Speak by Laurie Halse Anderson spoke to me…

I first and foremost must thank the awesome ladies on Twitter for turning me onto this book. It is by no means new, since it was published eleven years ago. Actually the year I graduated high school. I wish I would have known about it then. I say that now but as a senior in high school, who knows if I actually would have read it. I pulled a full class load that year AND a full-time job.

Apparently this book is on some school required reading lists and people are all in an uproar. It is being classified as pornographic and violent, not suitable for impressionable minds to read. I highly disagree and find it ironic that the main cause of the uproar, was a man. As if he has any clue what goes on in a female teen girls mind, or the stuff that they deal with on a daily basis in high school.

The book focuses on the life of Melinda, an outcast. You can tell from the beginning that she is only recently an outcast for some reason. Her one time friends are no longer speaking to her, she is ridiculed by her other peers and her home life is lonely. Her parents are simply way to busy to deal with a moody teenager. She goes through the motions day by day but she never actually functions. She does befriend a new girl in school, Heather, but even that doesn’t last. Heather wants to be popular, she has no need for a moody, depressed friend and so even she abandons Melinda.

The only person that actually hears the real Melinda is the art teacher. He seems to understand her pain even if Melinda doesn’t actually ever voice it. Through her art she is crying out for attention.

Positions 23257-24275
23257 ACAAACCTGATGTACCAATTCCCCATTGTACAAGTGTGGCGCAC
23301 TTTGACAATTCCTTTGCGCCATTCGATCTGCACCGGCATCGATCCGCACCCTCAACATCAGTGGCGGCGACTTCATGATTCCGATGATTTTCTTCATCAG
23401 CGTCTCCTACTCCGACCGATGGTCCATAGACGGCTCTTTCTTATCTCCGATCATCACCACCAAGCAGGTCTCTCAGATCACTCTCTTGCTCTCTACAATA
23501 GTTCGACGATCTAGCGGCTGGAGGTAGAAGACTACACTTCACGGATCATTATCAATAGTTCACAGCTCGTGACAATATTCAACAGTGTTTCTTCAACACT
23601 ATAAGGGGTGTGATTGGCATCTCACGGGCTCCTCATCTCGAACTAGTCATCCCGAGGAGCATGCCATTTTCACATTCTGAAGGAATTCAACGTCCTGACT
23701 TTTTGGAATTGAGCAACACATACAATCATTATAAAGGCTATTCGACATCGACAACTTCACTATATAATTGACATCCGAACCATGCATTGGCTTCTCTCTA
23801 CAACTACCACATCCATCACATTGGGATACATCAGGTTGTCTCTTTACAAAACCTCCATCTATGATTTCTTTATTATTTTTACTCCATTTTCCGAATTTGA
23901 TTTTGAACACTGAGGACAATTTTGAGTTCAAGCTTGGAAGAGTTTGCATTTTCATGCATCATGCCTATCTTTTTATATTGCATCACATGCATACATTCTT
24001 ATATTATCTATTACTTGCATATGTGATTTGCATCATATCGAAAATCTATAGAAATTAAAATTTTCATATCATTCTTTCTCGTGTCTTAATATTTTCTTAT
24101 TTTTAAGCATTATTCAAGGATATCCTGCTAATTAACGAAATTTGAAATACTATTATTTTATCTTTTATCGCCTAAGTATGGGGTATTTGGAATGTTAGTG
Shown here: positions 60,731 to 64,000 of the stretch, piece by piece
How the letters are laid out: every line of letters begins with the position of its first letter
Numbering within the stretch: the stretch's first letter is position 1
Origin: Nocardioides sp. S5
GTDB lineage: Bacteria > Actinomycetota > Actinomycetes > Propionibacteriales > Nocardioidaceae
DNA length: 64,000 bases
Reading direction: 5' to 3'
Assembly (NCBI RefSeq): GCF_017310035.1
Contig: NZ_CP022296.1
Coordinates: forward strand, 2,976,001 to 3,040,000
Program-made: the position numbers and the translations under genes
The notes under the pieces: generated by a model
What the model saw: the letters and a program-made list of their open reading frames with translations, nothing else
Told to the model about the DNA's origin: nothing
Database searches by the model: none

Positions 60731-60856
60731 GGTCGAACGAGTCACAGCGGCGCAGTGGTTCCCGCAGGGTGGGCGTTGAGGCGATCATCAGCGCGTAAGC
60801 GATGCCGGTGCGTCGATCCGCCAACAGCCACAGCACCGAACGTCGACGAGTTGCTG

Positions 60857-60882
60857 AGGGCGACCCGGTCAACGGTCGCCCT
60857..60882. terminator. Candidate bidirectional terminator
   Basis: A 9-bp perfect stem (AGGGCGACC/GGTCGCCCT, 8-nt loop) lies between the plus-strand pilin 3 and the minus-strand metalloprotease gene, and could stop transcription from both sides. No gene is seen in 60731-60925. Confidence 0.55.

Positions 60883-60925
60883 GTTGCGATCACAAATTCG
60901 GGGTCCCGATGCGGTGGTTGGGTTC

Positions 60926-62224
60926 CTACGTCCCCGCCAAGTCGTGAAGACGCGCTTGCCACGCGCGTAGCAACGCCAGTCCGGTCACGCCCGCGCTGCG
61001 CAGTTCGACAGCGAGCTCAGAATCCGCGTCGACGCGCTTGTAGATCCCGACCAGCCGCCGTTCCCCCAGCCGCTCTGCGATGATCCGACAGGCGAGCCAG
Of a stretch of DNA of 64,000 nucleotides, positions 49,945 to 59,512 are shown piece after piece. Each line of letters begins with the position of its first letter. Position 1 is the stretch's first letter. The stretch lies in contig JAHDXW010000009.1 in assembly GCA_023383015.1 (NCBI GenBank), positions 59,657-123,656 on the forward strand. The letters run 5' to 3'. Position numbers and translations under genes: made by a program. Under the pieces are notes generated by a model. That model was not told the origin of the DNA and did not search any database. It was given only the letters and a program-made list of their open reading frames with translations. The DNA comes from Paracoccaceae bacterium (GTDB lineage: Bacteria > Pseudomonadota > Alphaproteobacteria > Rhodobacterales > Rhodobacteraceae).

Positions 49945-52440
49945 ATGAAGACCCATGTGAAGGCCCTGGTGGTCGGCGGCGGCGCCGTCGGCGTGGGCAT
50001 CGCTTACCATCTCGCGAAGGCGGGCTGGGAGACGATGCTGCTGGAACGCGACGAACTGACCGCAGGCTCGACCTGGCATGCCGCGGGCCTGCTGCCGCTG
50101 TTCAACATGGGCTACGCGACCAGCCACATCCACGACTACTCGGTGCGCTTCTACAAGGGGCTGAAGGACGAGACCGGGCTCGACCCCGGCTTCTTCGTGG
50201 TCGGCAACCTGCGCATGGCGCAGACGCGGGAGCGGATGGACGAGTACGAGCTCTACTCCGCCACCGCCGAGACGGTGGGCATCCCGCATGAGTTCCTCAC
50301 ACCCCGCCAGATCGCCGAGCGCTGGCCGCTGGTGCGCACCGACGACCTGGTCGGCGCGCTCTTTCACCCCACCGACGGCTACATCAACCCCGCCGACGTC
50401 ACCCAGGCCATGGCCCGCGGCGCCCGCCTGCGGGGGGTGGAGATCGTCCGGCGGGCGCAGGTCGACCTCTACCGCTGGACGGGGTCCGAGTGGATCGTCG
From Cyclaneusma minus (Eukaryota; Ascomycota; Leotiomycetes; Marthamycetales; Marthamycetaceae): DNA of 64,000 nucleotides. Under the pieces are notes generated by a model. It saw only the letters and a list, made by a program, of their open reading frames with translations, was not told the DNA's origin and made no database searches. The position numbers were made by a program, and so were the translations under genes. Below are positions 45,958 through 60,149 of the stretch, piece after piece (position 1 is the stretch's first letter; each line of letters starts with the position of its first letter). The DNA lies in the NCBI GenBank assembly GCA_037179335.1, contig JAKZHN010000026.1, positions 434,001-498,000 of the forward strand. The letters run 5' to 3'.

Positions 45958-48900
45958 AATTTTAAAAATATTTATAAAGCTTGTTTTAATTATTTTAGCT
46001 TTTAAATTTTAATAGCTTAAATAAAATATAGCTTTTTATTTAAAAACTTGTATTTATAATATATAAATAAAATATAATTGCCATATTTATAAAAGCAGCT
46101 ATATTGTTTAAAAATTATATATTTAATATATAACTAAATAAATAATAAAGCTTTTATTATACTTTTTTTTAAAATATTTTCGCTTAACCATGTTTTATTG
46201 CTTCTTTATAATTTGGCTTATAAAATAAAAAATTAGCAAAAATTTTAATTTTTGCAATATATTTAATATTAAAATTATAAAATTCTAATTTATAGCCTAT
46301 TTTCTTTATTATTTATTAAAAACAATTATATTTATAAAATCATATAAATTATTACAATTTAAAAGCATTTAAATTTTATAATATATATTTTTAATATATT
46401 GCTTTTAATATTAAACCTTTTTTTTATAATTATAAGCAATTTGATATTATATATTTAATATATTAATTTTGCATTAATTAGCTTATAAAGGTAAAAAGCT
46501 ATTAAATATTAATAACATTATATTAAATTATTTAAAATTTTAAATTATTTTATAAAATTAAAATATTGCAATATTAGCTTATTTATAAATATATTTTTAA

We find out that the reason Melinda has become a outcast was because she called the police at a high school party. However, no one actually takes the time to find out why. Teenagers are so self-absorbed that they never take the time to find the answer, they simply jump to conclusions. Melinda was raped. She was drunk. She was in shock.

The message of the story screams at me. Even if you can’t talk to your parents. Even if you can’t voice yourself to your friends. Find it within yourself to speak out. If that person happen to be a crazy art teacher, fine. The point being, SPEAK OUT. Don’t suffer in silence.

Now, everyone that knows me knows I rarely pick up a YA book. There has to be serious buzz around it for me to try it out. This book was one of those instances. I heard people wanted it banned and so I was curious. Maybe I did it to thumb my nose at society. Whatever it was, I picked it up, I read it in one sitting. I cried. I do not regret it. To call this book pornographic is simply ludicrous. If someone thinks rape is porno, they need their mind examined. This book is a heartfelt tale of sadness, love and then redemption of ones self. What better message is there to send to a teen girl? I know personally, I plan on buying an actual copy and giving it to my daughter when she hits her teen years. I want her to know that she can ALWAYS come to me with ANYTHING. But if she is a typical  teen, she won’t. I would much rather she talk to a friend, teacher or counselor then have her keep it in and eat at her.

Now this isn’t an actual book review…but I am giving this book 5 stars anyway. I urge you to read it. Read it for youself. Read it for your daughters. And don’t let anyone ever tell you what you should or should not read.

4 Comments

  1. It’s on it’s way to me as I write as part of my participation in BBW and BanThis!. After I read it, my own Not-So-Bebe Girl Autumn will read it … and her 21-year-old sister .. and it will be passed around to their friends (’cause that’s what we do with must-read books here!)

  2. How did you not read this in HS? Naturally Glenoak was behind 🙂 I read it. It’s a good one. Send it my way and I’ll read it again 🙂

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